The Double opens in what can only be described as a steampunk subway car from the future, a shaking, blinkering rattletrap that seems slapped together from a combination of old spare parts and yet-to-be-invented gadgets. It’s an early clue as to what will be the movie’s defining characteristic: bizarre and imaginative production design.
Not that there aren’t other pleasures. Jesse Eisenberg stars as Simon, a cautious, simpering office drone whose work life is disrupted by the hiring of his exact double, and the actor delivers a droll dual performance. (The double, who goes by the name of James, is of course reckless and cocky.) Mia Wasikowska is also on hand to deliver a spiky dose of sweetness as Hannah, the neighbor and coworker Simon has been pining after/stalking. Could James be a tool for winning her over, as well as others at work? Or will he be a force of chaos in Simon’s carefully compartmentalized life?
Underneath the humor is the pestering sense of despair that Dostoyevsky and Kafka both share.
The Double is based on the Fyodor Dostoyevsky novella of the same name, but director Richard Ayoade certainly gives it the air of Kafka. Some of the more amusing moments involve the bureaucratic absurdity of Simon’s workplace, such as the variety of identity cards he needs to prove to security that he exists. Underneath the offbeat humor, however, there is also the pestering sense of despair that Dostoyevsky and Kafka both share. In fact, the recent film it most reminded me of was Wristcutters: A Love Story.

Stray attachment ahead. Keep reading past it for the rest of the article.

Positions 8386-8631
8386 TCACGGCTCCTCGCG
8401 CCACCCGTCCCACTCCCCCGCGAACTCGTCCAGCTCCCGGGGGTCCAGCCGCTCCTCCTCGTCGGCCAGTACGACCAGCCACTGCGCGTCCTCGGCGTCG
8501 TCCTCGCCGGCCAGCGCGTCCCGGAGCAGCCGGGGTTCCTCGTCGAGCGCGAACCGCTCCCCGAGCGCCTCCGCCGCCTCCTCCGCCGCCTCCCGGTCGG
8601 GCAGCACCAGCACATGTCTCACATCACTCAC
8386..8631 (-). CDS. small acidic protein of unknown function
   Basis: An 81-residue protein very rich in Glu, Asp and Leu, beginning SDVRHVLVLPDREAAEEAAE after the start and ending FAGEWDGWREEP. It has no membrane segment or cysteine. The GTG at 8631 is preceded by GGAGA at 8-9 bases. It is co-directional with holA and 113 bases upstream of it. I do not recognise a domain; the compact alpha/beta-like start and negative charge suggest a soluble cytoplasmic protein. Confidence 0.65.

All of this is to say The Double, for all its oddness, is a bit familiar (Terry Gilliam’s Brazil is another clear influence). How much more interesting might this have been if Hannah was the one with the doppelganger, rather than the foil for yet another male protagonist’s social anxiety? Instead, The Double is best enjoyed for its truly idiosyncratic touches, such as the giant air vents that loom over each individual cubicle, threatening to suck up the workers as much as offer ventilation. Or the way the office’s lights blink on and off so pointedly that they almost amount to a Greek chorus. When production design is this cleverly incorporated into the story at hand, it can carry an entire movie.